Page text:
Chalatenango: Communities Threatened by Mining Project Plan to Retake Their Land

Sebastian Dario
Chalatenango, El Salvador

The hillsides included in the Ojo Blanco licence are still marked by the mining company Martinique, although its workers have been inactive for months. Company employees have not reentered the region since they were stopped by the organized communities of the CCR (Association of Rural Communities for the Development of Chalatenango) on their way to explore territories to the south of the community of Ignacio Ellacuría. That day in October the miners were surrounded by the people of the communities, and escorted out of the region. However, the small metal marking signs the company left behind still litter the hills around San José Las Flores, Ignacio Ellacuría, and Guarjila. The markers remain as a reminder of the ongoing permission the company has from the Ministry of the Economy to explore the zone for mineral deposits.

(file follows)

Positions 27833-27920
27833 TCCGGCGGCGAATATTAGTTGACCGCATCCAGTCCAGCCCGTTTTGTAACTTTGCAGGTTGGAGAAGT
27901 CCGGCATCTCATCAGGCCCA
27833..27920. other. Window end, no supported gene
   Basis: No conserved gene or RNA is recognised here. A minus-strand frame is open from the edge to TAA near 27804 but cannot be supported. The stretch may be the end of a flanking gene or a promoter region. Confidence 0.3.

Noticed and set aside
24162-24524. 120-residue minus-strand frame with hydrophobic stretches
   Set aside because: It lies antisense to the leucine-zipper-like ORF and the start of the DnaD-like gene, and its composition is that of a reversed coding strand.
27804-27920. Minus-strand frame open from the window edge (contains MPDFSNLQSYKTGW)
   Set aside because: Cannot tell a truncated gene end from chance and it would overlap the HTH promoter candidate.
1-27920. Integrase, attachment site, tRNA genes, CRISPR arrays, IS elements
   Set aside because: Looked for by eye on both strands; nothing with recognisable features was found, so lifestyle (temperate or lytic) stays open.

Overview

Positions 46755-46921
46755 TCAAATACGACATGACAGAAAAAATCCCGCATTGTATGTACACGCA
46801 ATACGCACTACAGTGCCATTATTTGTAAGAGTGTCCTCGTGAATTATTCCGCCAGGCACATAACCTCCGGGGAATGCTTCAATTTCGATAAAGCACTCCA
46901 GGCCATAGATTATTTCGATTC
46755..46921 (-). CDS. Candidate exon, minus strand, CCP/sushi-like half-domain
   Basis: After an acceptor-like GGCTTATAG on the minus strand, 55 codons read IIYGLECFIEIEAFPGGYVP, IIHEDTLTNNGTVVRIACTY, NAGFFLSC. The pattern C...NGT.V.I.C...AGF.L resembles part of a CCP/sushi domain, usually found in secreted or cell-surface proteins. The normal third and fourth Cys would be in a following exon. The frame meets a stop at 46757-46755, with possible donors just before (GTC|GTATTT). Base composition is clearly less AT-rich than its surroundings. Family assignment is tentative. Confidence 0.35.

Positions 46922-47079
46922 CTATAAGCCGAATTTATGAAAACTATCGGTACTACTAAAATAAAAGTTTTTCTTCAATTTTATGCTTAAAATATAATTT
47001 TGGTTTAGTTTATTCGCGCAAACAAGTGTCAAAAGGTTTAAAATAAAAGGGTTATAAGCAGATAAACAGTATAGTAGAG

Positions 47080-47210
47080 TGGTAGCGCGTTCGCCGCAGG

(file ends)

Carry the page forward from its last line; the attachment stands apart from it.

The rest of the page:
This Saturday January 28 [the action was later postponed to February 4], the CCR communities whose hillsides have been marked by the Canadian company will fan out across three municipalities, to walk the hillsides they so fiercely defended from the North American trained and armed forces during the war. As they go, they will remove the Martinique Minerals markers which signify the latest foreign threat to their lands. Starting in each respective community, the people of San José Las Flores, Ignacio Ellacuría, and Guarjila will circle the region explored by the company, slowly tightening the noose to converge on Cuyascumbres, one of the hills rumoured by the mining company to be richest in gold. There on the peak, in an activity planned by the same communities for the 4th of February, a small altar to the virgin of San José will be placed. The altar will be physical reminder that the hills of Chalatenango are witness to struggle and suffering of their people, soaked by the blood of so many who were killed, and symbol of the struggle of the poor in El Salvador for the right to land on which to live and grow food. As such, the people of the communities consider these hills sacred, not to be sold to exploring transnational companies and later levelled in the search of what gold the Spaniards couldn’t extract upon their arrival 500 years ago.